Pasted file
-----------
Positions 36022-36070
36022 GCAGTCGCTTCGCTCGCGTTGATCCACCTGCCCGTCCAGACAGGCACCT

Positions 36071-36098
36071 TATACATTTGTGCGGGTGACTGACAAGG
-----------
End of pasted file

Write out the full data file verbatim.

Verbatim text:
Positions 36022-36070
36022 GCAGTCGCTTCGCTCGCGTTGATCCACCTGCCCGTCCAGACAGGCACCT

Positions 36071-36098
36071 TATACATTTGTGCGGGTGACTGACAAGG